According to the Bureau of Labor, there are over 800,000 police officers and detectives in the US, and the projected growth rate of these jobs over the coming years is 5%. People with criminal justice backgrounds are in high demand, and not just as police officers and detectives.

In fact, many people automatically think of police officers and detectives when they think of criminal justice careers. However, there is more than meets the eye in the world of criminal justice.

So, what are your options if you want to go into the working world of criminal justice? We’re glad you asked.

Let’s take a look at four of the top-paying criminal justice careers other than policing and detective work. You just might be surprised at what a criminal justice career can look like!

1. Lawyers

Becoming a lawyer takes hard work and perseverance (and quite a bit of education). However, the payoff is worth it, and becoming a lawyer opens the door to many possibilities.

Lawyers (aka attorneys) represent defendants or plaintiffs in civil and/or criminal trials. As a lawyer, you can advise your clients on how to proceed in and outside of the courtroom. A lawyer’s advice and advocacy for their client is rooted in their knowledge of the law, previous judicial decisions, and ongoing research.

Because the law is so complicated, lawyers typically specialize in one area. This can include everything from criminal law to intellectual property to environmental law. While criminal law tends to most closely mirror what we think of when we think about criminal justice, all areas of the law fall under the criminal justice umbrella.

2. Federal Marshals

If you want to go into criminal justice but also want to work directly for the federal government, becoming a federal marshal may be the right choice for you. Federal marshals are important members of the executive branch of the federal government, and their roles vary from day to day.

For example, federal marshals are in charge of securing federal courts when they are in session and protecting other court officers. They also play a major role in the judicial system by creating security, serving warrants of arrest, tracking fugitives, and transporting imprisoned people.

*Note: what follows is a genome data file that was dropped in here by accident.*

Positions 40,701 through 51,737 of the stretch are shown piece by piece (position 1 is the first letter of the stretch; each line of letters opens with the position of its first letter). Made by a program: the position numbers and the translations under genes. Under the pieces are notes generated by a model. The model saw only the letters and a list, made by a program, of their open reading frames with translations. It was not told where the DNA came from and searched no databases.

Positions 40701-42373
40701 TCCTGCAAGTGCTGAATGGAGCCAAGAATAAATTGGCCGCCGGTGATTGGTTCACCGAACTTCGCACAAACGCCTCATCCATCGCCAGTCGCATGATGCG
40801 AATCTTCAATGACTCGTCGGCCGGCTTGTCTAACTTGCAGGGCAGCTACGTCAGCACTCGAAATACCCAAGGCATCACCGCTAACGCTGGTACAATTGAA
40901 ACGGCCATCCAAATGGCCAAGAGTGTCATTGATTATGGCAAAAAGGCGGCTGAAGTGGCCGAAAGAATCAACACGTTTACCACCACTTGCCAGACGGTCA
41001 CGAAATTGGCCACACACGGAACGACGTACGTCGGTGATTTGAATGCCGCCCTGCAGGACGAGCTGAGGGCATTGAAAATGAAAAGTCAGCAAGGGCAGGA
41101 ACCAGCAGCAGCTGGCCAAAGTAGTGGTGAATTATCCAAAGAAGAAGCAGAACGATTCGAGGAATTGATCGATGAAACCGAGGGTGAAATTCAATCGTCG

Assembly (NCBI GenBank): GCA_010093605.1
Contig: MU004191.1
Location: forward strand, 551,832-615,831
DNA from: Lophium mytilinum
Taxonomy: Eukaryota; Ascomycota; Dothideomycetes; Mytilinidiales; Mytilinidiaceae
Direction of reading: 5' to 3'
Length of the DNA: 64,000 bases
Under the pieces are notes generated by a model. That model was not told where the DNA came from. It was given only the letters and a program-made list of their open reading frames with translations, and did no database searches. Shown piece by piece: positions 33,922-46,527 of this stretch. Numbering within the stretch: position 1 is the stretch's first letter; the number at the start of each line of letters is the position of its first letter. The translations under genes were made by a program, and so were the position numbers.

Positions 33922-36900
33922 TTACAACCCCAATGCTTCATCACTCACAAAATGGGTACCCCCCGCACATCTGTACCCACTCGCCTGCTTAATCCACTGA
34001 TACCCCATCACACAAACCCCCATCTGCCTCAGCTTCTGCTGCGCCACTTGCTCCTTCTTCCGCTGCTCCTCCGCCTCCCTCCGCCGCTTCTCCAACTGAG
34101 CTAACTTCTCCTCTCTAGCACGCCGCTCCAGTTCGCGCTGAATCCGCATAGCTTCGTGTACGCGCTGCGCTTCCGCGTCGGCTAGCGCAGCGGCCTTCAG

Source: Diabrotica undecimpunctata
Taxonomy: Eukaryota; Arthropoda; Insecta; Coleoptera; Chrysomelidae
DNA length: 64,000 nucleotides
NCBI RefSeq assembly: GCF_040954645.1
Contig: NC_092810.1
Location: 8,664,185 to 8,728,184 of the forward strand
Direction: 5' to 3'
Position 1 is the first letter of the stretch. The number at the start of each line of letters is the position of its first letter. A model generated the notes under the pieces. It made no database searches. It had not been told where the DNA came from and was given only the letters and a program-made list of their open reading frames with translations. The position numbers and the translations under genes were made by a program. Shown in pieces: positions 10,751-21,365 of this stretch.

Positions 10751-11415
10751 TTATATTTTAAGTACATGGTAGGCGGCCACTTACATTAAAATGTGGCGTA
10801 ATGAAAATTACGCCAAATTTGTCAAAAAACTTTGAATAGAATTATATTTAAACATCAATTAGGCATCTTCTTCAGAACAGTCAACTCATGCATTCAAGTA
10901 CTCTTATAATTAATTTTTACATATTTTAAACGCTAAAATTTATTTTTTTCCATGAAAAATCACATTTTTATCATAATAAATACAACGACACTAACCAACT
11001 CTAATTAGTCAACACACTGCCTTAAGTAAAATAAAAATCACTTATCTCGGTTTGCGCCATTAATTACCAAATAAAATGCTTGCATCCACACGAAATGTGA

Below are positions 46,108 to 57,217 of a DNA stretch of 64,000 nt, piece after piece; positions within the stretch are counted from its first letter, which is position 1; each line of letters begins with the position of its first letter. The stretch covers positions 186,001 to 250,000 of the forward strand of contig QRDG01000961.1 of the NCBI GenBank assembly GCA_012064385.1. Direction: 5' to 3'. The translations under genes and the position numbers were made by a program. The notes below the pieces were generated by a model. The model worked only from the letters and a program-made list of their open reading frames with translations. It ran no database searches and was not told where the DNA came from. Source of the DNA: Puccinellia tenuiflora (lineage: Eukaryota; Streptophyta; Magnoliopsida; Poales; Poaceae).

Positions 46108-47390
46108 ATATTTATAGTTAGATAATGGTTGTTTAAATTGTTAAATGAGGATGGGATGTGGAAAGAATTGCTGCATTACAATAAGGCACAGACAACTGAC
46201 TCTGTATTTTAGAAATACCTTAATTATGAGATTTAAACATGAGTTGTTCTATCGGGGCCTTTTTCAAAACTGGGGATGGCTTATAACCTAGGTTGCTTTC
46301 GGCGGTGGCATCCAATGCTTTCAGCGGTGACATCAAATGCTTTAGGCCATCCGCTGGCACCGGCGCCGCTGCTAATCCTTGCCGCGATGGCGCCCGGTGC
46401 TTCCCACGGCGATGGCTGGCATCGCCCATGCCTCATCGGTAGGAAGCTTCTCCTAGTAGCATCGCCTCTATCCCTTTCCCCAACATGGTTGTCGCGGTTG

Because federal marshals work for the federal government, they must receive a clear background check, undergo psychological and physical assessments, and more.

3. Forensics Analysts

If science is your strong suit, becoming a forensics analyst may be the perfect criminal justice career for you. Forensics analysts can be employed privately (by morgues, detectives’ offices, etc) or publically (by the state, city, or local branch of the police). Some forensics analysts even work alongside research teams in universities or colleges.

Forensics analysts collect, identify, classify, and analyze physical evidence from crime scenes. Some forensics analysts are out in the field, inspecting crime scenes firsthand, while others may work in the lab more often than not. Like law, forensics is a wide and complicated field. For that reason, many forensics analysts specialize in a subfield.

What kinds of areas can you specialize in as a forensics analyst? You can specialize in fingerprinting, ballistics, biochemistry, handwriting, and more. Your role in criminal cases can vary and you may even appear in court as an expert witness on a case.

4. Paralegals

How can you work in law without completing quite as much of the education requirements lawyers must undergo? Paralegals are individuals who work side-by-side with lawyers, organizations, and other criminal justice groups.

Paralegals often work on court cases but do not necessarily provide direct advice or advocacy for clients. Instead, they help form the backbone of a legal argument or shed light on complicated legal scenarios. This criminal justice career is ideal for anyone who has an eye for detail and a strong ability to perform thorough research.

Having experience as a paralegal can also help you transition away from criminal justice in the future. Many paralegals also work on things like taxes, estate planning, and business operations. If you know that criminal justice appeals to you now but that you may want to switch career paths in the future, becoming a paralegal can allow you to do exactly that.

How Can You Get Started With Criminal Justice Careers?

So you’ve decided that the jobs in criminal justice are appealing to you, but you’re not sure where to get started. Let’s take a look at what you can do to launch your own career path in the criminal justice field.

More often than not, you’re going to need a degree in criminal justice. However, your education will look vastly different as a future lawyer than as a forensics analyst. Some of these programs can be completed online, while others will require hands-on experience.

Where can you find the best criminal justice programs in the country? See more criminal justice programs and find the right match for your future career.

Explore Your Options Within the Criminal Justice Sphere

When we think of criminal justice, we often picture police officers and detectives out in the field fighting crime or solving cases. However, criminal justice careers are more varied than you may think. We hope that our guide to some of the most lucrative criminal justice careers has shed light on just how many options you have in this field.

Are you looking for more ways to launch a new career? Wondering what you can do to make a big transition from one field to another? Take a look at our content for tips, tricks, and the latest news about the different careers that are in demand today.